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The latest escalation in the trade war ups the odds the economy will fall into recession and that the Fed will aggressively cut rates.Market Insiderread more
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"We don't need China and, frankly, would be far better off without them," Trump tweeted.Politicsread more
"My only question is, who is our bigger enemy, Jay Powell or Chairman Xi?" Trump wrote amid a series of tweets that rattled markets Friday.Politicsread more
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Tesla solar energy systems reportedly ignited at an Amazon warehouse in Redlands, California last June, and the Seattle e-commerce titan confirmed that it has no further plans...Technologyread more
The death comes as federal and state health officials investigate a slew of lung illnesses in connection to e-cigarette use.Health and Scienceread more
Facebook could launch a dedicated news tab in partnership with "high-quality" publishers, if CEO Mark Zuckerberg carries out his latest vision for news content on the platform.
The dedicated news tab sounds similar to Facebook's Watch tab, which hosts original programming and longer-form videos — and shares some of the advertising revenue with publishers.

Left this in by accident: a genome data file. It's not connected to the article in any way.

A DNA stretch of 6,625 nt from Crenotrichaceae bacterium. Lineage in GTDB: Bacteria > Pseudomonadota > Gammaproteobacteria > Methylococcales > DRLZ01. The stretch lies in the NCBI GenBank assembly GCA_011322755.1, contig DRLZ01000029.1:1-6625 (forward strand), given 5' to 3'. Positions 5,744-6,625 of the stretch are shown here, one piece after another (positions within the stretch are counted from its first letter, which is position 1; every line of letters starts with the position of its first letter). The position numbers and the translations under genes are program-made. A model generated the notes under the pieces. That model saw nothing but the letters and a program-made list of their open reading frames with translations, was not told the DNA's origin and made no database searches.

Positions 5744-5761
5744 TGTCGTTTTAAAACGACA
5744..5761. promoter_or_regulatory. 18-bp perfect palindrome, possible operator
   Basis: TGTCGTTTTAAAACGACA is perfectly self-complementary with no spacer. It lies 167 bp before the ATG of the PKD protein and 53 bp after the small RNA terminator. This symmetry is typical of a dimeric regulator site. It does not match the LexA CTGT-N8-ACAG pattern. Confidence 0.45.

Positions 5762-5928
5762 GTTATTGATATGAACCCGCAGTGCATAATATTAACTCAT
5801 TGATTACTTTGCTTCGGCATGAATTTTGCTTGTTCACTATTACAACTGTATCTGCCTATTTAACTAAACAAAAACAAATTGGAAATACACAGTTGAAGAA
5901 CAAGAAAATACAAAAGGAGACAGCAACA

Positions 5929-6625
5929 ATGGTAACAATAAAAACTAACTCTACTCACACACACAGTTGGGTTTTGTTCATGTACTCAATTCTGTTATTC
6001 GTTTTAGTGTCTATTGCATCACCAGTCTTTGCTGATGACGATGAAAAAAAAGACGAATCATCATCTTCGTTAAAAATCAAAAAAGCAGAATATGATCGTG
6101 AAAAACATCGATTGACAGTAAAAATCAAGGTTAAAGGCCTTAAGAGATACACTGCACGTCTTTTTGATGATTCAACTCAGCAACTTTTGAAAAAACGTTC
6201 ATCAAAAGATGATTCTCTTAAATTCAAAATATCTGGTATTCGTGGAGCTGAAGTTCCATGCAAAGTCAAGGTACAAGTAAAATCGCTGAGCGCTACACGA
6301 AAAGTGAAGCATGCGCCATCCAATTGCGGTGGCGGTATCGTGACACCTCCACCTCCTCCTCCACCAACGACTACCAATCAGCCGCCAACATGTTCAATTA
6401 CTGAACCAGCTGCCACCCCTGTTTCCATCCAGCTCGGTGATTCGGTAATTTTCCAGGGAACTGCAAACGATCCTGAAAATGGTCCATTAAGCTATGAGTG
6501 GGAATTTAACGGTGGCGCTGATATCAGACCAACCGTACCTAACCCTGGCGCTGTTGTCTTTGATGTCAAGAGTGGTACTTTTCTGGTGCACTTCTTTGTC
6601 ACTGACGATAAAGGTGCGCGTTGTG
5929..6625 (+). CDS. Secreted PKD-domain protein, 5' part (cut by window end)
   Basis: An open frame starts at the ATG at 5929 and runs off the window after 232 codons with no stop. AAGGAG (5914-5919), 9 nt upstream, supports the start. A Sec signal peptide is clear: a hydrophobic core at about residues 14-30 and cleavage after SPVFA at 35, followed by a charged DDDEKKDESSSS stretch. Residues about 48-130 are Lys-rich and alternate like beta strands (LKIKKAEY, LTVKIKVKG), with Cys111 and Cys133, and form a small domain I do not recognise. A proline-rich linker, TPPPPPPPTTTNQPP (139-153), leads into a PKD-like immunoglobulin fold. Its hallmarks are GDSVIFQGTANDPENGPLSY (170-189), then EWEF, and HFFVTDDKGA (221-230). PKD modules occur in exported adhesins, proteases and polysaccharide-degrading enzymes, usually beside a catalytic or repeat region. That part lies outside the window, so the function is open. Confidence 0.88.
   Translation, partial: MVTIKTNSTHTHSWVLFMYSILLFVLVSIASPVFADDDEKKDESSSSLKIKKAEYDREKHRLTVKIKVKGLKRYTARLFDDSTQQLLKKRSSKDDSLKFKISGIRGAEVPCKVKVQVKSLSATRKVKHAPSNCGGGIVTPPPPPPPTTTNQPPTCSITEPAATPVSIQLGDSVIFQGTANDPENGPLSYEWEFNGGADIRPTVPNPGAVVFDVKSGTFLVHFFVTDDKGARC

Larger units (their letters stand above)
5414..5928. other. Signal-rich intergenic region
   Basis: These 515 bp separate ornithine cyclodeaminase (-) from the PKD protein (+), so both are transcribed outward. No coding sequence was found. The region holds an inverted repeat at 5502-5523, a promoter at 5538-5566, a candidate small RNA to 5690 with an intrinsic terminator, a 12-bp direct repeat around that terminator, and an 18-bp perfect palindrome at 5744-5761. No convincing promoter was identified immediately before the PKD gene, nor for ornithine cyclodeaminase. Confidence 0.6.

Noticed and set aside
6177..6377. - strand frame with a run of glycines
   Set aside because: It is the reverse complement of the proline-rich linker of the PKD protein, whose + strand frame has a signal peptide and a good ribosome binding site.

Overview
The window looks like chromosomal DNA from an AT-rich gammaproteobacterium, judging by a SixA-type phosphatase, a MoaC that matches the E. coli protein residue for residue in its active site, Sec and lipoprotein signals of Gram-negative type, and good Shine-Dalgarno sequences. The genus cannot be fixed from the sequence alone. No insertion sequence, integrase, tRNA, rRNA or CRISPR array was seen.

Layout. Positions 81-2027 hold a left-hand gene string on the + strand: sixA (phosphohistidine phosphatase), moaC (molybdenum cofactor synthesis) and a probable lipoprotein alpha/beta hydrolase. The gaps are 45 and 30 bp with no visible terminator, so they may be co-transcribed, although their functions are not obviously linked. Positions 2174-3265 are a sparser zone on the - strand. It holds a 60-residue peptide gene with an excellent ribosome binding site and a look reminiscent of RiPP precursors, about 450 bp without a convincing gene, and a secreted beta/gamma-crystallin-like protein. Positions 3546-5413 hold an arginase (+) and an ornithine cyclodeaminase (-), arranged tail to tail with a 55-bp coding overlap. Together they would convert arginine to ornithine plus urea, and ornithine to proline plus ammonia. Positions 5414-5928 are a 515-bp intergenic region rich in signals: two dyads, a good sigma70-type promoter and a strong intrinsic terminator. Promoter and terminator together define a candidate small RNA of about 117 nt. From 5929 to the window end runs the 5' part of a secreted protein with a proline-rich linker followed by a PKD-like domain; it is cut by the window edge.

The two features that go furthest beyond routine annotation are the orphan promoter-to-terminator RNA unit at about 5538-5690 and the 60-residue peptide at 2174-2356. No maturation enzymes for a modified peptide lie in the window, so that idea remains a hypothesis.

"We want this to surface high-quality and trustworthy information," Zuckerberg said in a conversation with Axel Springer CEO Mathias Döpfner that was posted to Zuckerberg's Facebook page. "I think there's real opportunity within a separate news surface to have better monetization for publishers than we have today in News Feed."
Facebook has been blamed in part for the erosion of traditional and digital media, through its hosting of often-free and widely shared news articles. As a result, Facebook has been toying with different ways to support digital publishers and simultaneously stop the spread of misinformation that purports to come from legitimate outlets.
"Local journalism is having a hard time transitioning to the internet in general, and I would hope that we can be one of the ways that we can support and make [that] more sustainable from a distribution and monetization perspective," Zuckerberg said.
The new tab would be a free service for users, Zuckerberg said. The company wouldn't employ journalists to produce news but could hire curators to maintain the quality of the product.
Facebook executives have been discussing the idea for a while, according to a company spokesperson, but the product is not yet in development.